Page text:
In accordance with principles of inventive concepts, an automatic navigational router may employ information characterizing a user's boat in the process of automatically determining routes for the boat. To that end, a user may activate the boat settings bar 406 of screen 4Ai to navigate to boat settings screen 4Aii. The boat settings screen 4 aii includes bars 412, 414, 416, 418, and 420 that allow a user to respectively enter his boat's draft, height, width, cruising speed, and fuel consumption. For example, in accordance with principles of inventive concepts, when the draft settings bar 412 of screen 4Aii is activated a user is presented with screen 4Aiii that allows a user to enter his boat's draft 422. Option bar 424 allows a user to enter the boat's draft in meters, feet, or fathoms. In accordance with principles of inventive concepts the option for draft dimensions may be convenience of display (that is, for displaying draft dimensions in a format the user is familiar with) and to coordinate the boat data with charts employed by an automatic navigational router in accordance with principles of inventive concepts or other navigational tools. A set wheel 426 may be employed by a navigational router in accordance with principles of inventive concepts to allow a user to enter his boat's draft data, for example.

Because a boat's draft may change, depending upon loading for example, and concomitantly, the boat's height (distance above the water line) may also change depending upon loading, an automatic navigational router in accordance with principles of inventive concepts may include a range of values around those entered by a user in order to accommodate different loading situations or, in an alternative embodiment, may use the exact value entered by a user when developing a route. In either case, an automatic navigational router in accordance with principles of inventive concepts may include some margin in the difference between the boat's draft and the water depths provided by cartographic data while developing routes. Tidal information may also be employed to provide a user with routes that reflect tides (and water levels) at specific times and/or at sub-ranges such as, low tide, high tide, and intermediate levels. In accordance with principles of inventive concepts an automatic navigational router may also include information related to historic, political, cultural, recreational, or other points of interest so that a user may employ such information in developing a route. In accordance with principles of inventive concepts, such information may allow a user to select a route or a portion thereof from among preselected routes of touristic, scientific, historical, cultural, or other interest. Such routes or route segments may include passages such as inland water routes, for example. In some exemplary embodiments cartographic information is stored in object oriented databases and, as a result, point hazards, such as projecting rocks, for example, may not be accounted for in the database and/or in a routing system that employs such a database. However, such point hazards may be included in a database and avoided by an automatic navigational router in accordance with principles of inventive concepts.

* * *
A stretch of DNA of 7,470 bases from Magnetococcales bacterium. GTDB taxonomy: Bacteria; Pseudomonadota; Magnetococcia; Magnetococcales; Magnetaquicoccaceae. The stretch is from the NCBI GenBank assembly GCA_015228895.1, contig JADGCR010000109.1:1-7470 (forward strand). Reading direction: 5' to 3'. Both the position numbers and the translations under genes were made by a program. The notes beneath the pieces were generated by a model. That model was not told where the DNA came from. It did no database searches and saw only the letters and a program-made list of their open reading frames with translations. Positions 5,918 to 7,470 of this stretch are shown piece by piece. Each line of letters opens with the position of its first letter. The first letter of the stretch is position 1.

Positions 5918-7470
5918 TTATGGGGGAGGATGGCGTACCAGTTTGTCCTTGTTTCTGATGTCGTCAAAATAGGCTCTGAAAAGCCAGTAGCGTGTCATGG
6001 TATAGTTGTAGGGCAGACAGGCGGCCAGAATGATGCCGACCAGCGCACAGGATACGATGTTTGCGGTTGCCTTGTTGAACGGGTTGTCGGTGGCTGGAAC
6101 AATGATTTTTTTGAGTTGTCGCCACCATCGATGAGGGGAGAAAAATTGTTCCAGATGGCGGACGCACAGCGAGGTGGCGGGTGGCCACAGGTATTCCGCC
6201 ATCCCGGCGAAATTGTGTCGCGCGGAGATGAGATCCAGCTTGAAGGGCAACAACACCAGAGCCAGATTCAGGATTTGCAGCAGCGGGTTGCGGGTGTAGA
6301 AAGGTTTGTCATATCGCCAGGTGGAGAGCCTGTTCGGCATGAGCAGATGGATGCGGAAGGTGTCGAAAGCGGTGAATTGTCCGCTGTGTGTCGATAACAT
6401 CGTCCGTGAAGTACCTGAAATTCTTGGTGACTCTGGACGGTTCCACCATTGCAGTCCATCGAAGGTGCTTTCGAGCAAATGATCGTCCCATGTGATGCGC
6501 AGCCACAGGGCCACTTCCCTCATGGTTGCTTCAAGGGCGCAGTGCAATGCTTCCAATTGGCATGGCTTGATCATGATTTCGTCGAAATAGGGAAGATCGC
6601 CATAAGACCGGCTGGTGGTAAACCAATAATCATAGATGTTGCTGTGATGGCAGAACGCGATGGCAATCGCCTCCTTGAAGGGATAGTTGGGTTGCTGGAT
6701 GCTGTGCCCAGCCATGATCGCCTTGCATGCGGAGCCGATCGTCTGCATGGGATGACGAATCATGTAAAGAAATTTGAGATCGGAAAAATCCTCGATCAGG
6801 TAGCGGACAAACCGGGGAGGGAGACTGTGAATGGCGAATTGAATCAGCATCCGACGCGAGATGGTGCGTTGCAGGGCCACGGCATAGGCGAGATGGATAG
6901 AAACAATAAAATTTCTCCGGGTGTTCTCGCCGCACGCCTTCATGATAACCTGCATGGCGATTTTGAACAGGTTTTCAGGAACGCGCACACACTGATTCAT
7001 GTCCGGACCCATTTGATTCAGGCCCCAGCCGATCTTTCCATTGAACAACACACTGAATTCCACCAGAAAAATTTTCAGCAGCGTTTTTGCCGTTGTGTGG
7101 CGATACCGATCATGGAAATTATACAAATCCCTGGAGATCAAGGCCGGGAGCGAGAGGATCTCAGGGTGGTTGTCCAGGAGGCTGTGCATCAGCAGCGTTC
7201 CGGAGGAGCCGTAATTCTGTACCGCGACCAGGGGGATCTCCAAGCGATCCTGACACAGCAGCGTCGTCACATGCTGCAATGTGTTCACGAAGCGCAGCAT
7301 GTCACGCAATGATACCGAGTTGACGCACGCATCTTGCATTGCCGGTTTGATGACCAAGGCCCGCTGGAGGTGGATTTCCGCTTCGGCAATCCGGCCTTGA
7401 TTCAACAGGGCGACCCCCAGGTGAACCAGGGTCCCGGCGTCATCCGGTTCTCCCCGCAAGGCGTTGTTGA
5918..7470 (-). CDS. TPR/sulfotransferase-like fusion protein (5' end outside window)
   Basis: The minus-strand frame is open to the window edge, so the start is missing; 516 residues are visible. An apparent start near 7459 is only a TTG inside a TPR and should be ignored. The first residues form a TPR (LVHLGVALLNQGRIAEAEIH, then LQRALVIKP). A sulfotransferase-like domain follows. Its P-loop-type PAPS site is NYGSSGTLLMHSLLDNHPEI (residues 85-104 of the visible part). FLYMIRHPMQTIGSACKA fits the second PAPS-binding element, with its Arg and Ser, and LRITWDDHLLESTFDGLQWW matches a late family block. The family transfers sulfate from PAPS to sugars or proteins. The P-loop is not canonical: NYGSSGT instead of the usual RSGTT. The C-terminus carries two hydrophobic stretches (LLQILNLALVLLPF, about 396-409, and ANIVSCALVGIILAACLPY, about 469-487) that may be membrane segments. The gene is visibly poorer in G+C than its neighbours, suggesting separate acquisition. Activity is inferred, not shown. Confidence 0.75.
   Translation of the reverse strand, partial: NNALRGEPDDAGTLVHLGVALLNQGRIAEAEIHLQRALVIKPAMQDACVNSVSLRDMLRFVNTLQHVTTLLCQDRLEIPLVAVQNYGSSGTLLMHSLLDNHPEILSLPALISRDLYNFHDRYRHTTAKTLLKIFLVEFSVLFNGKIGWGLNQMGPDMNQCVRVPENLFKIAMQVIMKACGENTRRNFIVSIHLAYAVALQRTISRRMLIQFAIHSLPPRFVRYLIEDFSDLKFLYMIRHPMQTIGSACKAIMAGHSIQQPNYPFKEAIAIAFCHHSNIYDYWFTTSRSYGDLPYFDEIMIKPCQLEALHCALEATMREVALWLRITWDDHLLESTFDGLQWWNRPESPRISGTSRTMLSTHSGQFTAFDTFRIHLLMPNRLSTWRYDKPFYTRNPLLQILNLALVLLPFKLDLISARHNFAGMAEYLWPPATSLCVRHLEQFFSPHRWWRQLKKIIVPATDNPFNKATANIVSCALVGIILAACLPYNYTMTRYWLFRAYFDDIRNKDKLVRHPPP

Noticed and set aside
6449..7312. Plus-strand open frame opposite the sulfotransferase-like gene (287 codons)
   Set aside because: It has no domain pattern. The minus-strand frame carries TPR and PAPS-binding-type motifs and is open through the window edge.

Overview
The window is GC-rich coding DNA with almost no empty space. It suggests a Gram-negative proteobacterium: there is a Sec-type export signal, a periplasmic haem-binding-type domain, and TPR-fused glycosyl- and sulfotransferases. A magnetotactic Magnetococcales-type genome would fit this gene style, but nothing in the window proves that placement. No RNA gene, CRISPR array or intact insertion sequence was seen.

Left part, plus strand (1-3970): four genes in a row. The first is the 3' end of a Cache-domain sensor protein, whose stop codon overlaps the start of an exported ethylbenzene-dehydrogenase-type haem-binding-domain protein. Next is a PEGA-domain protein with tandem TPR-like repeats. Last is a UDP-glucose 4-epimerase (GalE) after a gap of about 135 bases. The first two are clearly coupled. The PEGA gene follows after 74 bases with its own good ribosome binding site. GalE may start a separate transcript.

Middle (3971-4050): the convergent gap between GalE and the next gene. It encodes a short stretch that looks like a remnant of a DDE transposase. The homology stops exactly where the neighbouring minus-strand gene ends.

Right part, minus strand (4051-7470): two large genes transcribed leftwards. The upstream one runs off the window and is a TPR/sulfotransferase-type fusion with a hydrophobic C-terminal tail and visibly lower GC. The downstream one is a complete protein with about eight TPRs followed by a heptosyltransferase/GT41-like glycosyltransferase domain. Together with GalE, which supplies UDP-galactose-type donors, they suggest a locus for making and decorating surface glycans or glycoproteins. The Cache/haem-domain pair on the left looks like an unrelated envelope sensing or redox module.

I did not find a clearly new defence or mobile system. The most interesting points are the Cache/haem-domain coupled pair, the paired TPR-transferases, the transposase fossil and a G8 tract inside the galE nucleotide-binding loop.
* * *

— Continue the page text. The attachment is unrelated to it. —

The screen shots of FIG. 4B depict three exemplary screens 4Bi, 4Bii, and 4Biii in accordance with principles of inventive concepts that respectively illustrate: a main screen, a route selection screen, and routing screen. In the main screen 4Bi an icon H indicates the current location and heading of a user's boat overlaid on a current map that includes a scale S and geographic features, including an island I. in accordance with principles of inventive concepts, the current location and heading may be obtained from, for example, a global positioning system. The global positioning system may provide speed and heading information, in addition to current location information. Compass readings may also be incorporated into the heading information.

A menu bar includes user options for track, menu, and route. The track option tracks and displays the boat's current location and heading (as is illustrated), the menu option allows a user to return to a main menu for further options, and the route option allows a user to generate a route. Other icons, such as, “+”, “−,” “camera,” and “lens” (for searching), “signal strength,” and “battery level” may be standard icons related to the operation of a portable electronic device, such as a tablet computer or smart telephone, upon which a navigational router in accordance with principles of inventive concepts may operate. In this exemplary embodiment, a user activates the route option, by “clicking” or “double-clicking” (depending upon the platform's user interface) on the route icon in the menu bar. The resulting screen 4Bii displays options for automatic routing 426, for manual routing 428, for accessing an archive of previously developed and stored routes 430, or to cancel the operation 432. If a user opts for automatic routing, the router in accordance with principles of inventive concepts displays screen 4Biii and prepares to automatically develop a route for the user.